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Steve Crandall's Racquetball Stringing Tips

Skill Level And Game Style Influence String Choices

By Steve Crandall
Vice President, Sales & Marketing
Ashaway Racket Strings

Power or control? Novice, intermediate, or advanced? The type of player you are, and your level of skill, should influence your choice of racquet string. Try this methodology to select the right string for your game.


Analysis: You mis-hit the ball frequently, so you need a string that delivers power even when you're way outside the sweet spot. Finesse is out of the question. You may also feel your game doesn't justify spending a lot on equipment.

Recommendation: Use the most common type of string: a multi-stranded monofilament, often called "tournament nylon." Nylon has good resiliency, so it delivers a lot of power. It's also very economical. Use a thinner gauge (around 17) if you need maximum power; go thicker (16) if durability is more of an issue.


Analysis: Your swing is more "grooved," and you've started to develop a style as a power or a control player. Either way, both power and control are improving. It's time to think carefully about the right string to maximize your potential, and spend a bit more, if necessary, to get there.

Recommendation: If you're a power player, the power now comes mainly from your swing, not your string. String breakage is beginning to be a problem, so you should give up a little power to gain durability. You could stick with heavier-gauge nylon, or step up to a 17-gauge nylon/18-gauge Kevlar(r) hybrid. The nylon crosses will provide enough power for your game, while the Kevlar mains add strength and durability.

If you're a control player, you still rely mainly on the racquet for power, but you also want a stiffer stringbed to enhance ball control. You could go with a thin nylon and string it up tight. Or, if you're willing to pay a little more to improve your skills faster, consider a Zyex(r)-cored string for its superior "dynamic response"-in other words, power and stiffness combined.


Analysis: Players at this level are more powerful and have better control than intermediates-period. At the risk of sounding confusing: An advanced control player is more powerful than most intermediate power players; and an advanced power player has better control than any intermediate control player. But even so, within the field of advanced competitors, younger players tend to be more oriented toward power, while older players tend to emphasize control and strategy.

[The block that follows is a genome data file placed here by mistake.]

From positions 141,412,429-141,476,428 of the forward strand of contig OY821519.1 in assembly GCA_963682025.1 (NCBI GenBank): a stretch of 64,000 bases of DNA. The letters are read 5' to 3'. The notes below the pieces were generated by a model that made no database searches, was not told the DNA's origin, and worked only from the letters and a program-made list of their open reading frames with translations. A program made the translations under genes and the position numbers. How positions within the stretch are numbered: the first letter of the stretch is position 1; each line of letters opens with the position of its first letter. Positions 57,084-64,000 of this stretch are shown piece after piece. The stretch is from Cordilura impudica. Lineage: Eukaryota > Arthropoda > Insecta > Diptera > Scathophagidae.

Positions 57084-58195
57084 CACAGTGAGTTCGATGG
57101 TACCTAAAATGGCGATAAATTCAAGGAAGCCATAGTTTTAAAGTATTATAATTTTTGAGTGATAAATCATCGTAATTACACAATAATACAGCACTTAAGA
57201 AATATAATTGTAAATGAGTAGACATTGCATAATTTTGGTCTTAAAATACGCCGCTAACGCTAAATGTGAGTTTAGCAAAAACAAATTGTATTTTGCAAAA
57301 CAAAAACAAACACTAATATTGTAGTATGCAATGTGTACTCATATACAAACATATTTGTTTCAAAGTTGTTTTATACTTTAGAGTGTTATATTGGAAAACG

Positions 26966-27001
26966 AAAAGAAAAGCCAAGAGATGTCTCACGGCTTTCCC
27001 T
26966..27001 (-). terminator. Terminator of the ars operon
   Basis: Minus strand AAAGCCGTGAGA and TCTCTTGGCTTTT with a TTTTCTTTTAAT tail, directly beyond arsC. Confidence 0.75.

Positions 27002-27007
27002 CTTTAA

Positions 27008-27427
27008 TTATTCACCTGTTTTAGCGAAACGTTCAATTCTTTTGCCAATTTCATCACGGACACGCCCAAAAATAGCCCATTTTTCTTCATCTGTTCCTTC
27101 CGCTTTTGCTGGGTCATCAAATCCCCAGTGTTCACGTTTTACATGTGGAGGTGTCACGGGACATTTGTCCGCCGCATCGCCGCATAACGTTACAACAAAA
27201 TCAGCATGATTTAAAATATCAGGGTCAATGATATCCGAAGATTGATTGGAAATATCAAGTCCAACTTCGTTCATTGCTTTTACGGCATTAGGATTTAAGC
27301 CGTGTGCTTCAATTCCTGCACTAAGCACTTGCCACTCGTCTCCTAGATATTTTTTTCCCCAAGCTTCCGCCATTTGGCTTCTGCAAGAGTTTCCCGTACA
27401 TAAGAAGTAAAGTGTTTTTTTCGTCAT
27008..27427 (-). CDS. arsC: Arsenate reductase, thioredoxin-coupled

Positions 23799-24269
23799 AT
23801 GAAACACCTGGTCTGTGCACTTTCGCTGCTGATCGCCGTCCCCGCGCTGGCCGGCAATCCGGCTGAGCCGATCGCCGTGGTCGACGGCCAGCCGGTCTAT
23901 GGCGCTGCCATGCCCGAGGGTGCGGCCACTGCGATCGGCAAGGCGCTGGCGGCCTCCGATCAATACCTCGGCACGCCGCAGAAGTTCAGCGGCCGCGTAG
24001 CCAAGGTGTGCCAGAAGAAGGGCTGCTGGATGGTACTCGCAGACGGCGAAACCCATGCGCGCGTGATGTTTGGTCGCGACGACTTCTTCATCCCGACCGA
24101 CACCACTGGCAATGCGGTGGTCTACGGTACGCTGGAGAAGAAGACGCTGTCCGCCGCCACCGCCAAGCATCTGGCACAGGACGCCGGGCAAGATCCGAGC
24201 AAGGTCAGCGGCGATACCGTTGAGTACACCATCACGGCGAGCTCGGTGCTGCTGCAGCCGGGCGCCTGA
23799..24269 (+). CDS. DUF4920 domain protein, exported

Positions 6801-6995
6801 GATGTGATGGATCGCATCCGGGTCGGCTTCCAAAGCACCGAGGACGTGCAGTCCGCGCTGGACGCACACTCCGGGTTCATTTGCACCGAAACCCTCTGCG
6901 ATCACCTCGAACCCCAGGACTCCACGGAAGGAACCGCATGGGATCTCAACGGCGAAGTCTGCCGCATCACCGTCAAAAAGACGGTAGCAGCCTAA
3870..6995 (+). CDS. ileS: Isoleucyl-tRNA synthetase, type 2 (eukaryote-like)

Recommendation: String breakage is a real problem for advanced power players. The incredible tensile strength of Kevlar is a necessity, but Kevlar alone is too stiff for any player. It must be combined with other materials for some playability. You've got two choices: a Kevlar-cored string with a more resilient overwrap; or a 17-gauge nylon/17-gauge Kevlar hybrid. The first is the strongest option, the second offers better playability.

Advanced control players can rely on the same choices as intermediate control players: a thin-gauge tournament nylon, or a Zyex-cored model. But now you can increase tension further, both because you're more powerful, and because your increased skill lets you place shots with great precision.

See the table for a summary. First find yourself in the left column. Then check the second column for the kind of performance that's most important to you, and read to the right for a description of the type of string you should look for.

String Choices - Based On Skill Level And Style Of Play

Skill Level and Style String Performance Needed Recommended String Construction Recommended String Gauge Example
NOVICE max. durability
plus power
nylon monofilament 16 SuperKill II
max. power
plus durability
nylon monofilament 17 SuperKill 17
Power Player durability nylon/Kevlar hybrid 17/18 KillFire
power nylon/monofilament 16 SuperKill II
Control Player power Zyex-cored 16 PowerKill Pro
stiffness/control nylon/monofilament 17 SuperKill 17
Power Player durability Kevlar-cored 15 DuraKill
power nylon/Kevlar hybrid 17/17 KillFire XL
Control Player power Zyex-cored 16 PowerKill Pro
stiffness/control nylon/monofilament 17 SuperKill 17
This article previously appeared in Racquetball Magazine.

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